Peru's real gross domestic product is forecast to grow about 3.5% in 2002 following a recession in 2001. In January and February, the economy was up 3.6% from its year-ago levels. If the expectations are met, Peru's economy will post the fastest growth in Latin America this year. The stock market rose 10% in the first quarter, with a further, though smaller, advance seen for this quarter.
Unfortunately, the gains in the economy and equity prices are narrowly based. Mining, specifically production from the new Antamina copper mine, is accounting for the bulk of real GDP growth, and mining companies are responsible for a significant share of the stock market rise. Public building projects also are adding heavily to GDP growth. The manufacturing and retail sectors are growing by only about 1%.
Increased government spending at a time of falling tax revenues is straining the federal budget. Lima will struggle to meet this year's budget goals mandated in a loan package with the International Monetary Fund. The stand-by agreement limits this fiscal year's deficit to 1.9% of GDP, but economists see the red ink totaling as much as 3%. The government hopes to earn up to $1 billion through privatization plans.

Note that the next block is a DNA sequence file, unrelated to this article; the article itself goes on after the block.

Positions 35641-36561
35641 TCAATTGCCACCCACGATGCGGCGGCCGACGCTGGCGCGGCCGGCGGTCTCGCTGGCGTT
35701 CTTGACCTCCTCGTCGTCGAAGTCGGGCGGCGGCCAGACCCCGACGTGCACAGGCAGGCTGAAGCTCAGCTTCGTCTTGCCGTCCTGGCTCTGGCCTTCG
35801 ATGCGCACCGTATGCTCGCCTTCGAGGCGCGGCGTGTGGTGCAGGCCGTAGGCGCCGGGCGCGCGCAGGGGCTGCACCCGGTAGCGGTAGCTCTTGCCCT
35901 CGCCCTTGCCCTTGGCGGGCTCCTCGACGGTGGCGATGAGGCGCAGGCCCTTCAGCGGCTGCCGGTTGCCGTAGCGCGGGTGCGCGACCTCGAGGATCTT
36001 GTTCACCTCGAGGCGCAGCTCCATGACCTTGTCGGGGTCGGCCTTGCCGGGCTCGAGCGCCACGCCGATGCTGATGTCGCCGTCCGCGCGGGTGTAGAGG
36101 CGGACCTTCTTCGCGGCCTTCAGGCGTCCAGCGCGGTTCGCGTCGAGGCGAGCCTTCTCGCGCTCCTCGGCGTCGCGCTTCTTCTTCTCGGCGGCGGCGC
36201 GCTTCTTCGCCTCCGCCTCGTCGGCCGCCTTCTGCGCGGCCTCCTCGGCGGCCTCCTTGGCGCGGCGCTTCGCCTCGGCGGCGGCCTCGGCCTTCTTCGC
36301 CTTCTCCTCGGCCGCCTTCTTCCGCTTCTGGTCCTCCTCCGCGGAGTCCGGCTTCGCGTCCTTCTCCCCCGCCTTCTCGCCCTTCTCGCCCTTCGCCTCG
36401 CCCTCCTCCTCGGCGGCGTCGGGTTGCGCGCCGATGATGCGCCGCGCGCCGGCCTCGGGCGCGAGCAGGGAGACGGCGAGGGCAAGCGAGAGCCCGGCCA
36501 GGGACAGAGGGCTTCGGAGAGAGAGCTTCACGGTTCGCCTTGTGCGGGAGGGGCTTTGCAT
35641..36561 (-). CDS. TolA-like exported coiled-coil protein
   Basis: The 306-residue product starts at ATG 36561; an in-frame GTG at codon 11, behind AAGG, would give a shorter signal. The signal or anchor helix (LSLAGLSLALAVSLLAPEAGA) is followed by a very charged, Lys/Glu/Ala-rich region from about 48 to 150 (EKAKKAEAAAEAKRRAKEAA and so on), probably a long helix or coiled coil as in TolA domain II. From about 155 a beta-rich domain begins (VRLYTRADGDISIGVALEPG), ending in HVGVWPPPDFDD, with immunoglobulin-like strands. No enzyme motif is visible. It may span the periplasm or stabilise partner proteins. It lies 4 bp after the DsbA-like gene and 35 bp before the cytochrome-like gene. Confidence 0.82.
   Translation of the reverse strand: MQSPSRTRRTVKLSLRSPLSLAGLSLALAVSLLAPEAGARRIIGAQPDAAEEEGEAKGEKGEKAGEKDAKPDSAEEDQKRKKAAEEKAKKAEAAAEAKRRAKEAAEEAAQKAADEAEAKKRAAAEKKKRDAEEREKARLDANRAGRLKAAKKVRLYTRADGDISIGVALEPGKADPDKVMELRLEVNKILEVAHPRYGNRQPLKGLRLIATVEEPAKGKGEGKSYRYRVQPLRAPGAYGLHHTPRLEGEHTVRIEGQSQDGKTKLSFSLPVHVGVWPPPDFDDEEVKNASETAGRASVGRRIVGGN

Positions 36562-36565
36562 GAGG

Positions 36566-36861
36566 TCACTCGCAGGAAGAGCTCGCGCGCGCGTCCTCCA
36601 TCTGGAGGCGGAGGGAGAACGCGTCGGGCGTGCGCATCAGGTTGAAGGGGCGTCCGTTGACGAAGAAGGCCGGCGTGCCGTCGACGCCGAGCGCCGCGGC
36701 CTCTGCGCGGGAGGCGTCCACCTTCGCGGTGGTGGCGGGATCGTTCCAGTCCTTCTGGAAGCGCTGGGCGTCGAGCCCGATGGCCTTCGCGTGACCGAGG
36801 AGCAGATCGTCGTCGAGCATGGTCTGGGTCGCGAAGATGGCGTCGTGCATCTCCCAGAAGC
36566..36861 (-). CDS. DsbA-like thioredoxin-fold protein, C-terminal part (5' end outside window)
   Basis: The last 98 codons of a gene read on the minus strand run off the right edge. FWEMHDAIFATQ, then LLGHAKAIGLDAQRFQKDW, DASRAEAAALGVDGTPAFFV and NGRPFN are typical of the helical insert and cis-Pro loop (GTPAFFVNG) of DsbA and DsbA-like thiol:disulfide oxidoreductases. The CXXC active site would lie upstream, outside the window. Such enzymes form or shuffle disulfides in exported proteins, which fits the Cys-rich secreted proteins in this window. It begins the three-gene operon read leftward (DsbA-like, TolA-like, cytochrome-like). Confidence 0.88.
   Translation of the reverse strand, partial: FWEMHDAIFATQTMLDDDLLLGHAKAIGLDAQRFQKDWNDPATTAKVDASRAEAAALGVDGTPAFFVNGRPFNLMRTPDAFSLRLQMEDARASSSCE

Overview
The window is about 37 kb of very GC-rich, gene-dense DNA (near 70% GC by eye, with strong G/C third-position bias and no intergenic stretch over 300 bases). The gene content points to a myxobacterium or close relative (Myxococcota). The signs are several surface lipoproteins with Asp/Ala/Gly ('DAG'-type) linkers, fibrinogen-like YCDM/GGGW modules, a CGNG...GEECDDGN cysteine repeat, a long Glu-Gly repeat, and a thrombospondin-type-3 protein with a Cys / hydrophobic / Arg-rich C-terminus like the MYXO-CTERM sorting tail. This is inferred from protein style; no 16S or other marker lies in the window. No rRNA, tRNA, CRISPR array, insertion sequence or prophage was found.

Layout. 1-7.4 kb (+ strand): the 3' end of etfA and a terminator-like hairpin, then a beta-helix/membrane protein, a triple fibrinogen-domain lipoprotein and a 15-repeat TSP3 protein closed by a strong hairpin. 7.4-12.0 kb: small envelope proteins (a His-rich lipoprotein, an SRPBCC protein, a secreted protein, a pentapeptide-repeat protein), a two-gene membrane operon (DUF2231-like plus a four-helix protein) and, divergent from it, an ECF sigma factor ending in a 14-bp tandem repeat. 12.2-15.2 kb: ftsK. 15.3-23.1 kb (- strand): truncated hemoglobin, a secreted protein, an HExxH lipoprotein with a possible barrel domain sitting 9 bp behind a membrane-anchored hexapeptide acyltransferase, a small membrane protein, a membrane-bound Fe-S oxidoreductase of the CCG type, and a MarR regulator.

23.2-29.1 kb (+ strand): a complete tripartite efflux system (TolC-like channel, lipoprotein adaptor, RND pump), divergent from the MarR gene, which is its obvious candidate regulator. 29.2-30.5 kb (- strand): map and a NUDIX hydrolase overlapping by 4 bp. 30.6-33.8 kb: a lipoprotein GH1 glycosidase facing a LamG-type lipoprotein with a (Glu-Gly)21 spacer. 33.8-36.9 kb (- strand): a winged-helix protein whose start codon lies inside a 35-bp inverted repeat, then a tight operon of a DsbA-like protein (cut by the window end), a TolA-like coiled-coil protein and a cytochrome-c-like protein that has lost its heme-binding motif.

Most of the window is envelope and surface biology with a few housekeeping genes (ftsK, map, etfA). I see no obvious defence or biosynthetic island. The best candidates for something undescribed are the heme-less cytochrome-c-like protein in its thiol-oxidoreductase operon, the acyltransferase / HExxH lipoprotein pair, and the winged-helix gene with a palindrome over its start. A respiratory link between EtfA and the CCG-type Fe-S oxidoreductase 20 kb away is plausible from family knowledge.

The worsening debt position is hampering moves toward economic and constitutional reforms. Although Toledo campaigned as a populist, critics say the mercurial leader named too many pro-business advisers to his Cabinet, and he has been slow to create jobs in a country where half the population lives in crushing poverty. His approval rating sank to 25% in March, vs. 74% when he took office in July, 2001.
For now, foreign investors have faith in Toledo's prospects. In early February, Peru successfully issued $500 million in internationally traded bonds as part of a $1.21 billion bond swap. Peru's foray into the bond market was historic: The last time it issued such securities was in 1928. By James C. Cooper & Kathleen Madigan